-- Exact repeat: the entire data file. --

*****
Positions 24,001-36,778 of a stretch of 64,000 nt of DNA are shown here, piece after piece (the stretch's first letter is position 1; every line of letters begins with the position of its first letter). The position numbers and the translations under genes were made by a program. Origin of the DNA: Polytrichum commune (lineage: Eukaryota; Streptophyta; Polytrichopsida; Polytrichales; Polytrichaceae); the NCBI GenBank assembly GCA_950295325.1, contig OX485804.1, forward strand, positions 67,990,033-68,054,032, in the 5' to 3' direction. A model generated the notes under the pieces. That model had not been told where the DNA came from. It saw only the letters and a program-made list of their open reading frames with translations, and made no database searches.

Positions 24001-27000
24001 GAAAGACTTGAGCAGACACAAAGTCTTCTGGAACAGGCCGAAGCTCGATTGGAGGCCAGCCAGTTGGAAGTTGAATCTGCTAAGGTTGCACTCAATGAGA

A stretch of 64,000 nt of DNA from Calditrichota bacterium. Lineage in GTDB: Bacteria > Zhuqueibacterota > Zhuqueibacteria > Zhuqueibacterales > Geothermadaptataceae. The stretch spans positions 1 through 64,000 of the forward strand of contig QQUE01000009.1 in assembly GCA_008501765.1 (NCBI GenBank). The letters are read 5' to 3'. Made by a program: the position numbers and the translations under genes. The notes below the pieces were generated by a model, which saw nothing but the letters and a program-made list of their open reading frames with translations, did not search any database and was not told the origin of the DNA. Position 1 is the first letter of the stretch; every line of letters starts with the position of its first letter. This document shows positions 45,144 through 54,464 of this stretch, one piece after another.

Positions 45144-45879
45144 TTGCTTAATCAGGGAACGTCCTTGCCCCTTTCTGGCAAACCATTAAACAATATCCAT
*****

Positions 24,001-36,778 of a stretch of 64,000 nt of DNA are shown here, piece after piece (the stretch's first letter is position 1; every line of letters begins with the position of its first letter). The position numbers and the translations under genes were made by a program. Origin of the DNA: Polytrichum commune (lineage: Eukaryota; Streptophyta; Polytrichopsida; Polytrichales; Polytrichaceae); the NCBI GenBank assembly GCA_950295325.1, contig OX485804.1, forward strand, positions 67,990,033-68,054,032, in the 5' to 3' direction. A model generated the notes under the pieces. That model had not been told where the DNA came from. It saw only the letters and a program-made list of their open reading frames with translations, and made no database searches.

Positions 24001-27000
24001 GAAAGACTTGAGCAGACACAAAGTCTTCTGGAACAGGCCGAAGCTCGATTGGAGGCCAGCCAGTTGGAAGTTGAATCTGCTAAGGTTGCACTCAATGAGA

A stretch of 64,000 nt of DNA from Calditrichota bacterium. Lineage in GTDB: Bacteria > Zhuqueibacterota > Zhuqueibacteria > Zhuqueibacterales > Geothermadaptataceae. The stretch spans positions 1 through 64,000 of the forward strand of contig QQUE01000009.1 in assembly GCA_008501765.1 (NCBI GenBank). The letters are read 5' to 3'. Made by a program: the position numbers and the translations under genes. The notes below the pieces were generated by a model, which saw nothing but the letters and a program-made list of their open reading frames with translations, did not search any database and was not told the origin of the DNA. Position 1 is the first letter of the stretch; every line of letters starts with the position of its first letter. This document shows positions 45,144 through 54,464 of this stretch, one piece after another.

Positions 45144-45879
45144 TTGCTTAATCAGGGAACGTCCTTGCCCCTTTCTGGCAAACCATTAAACAATATCCAT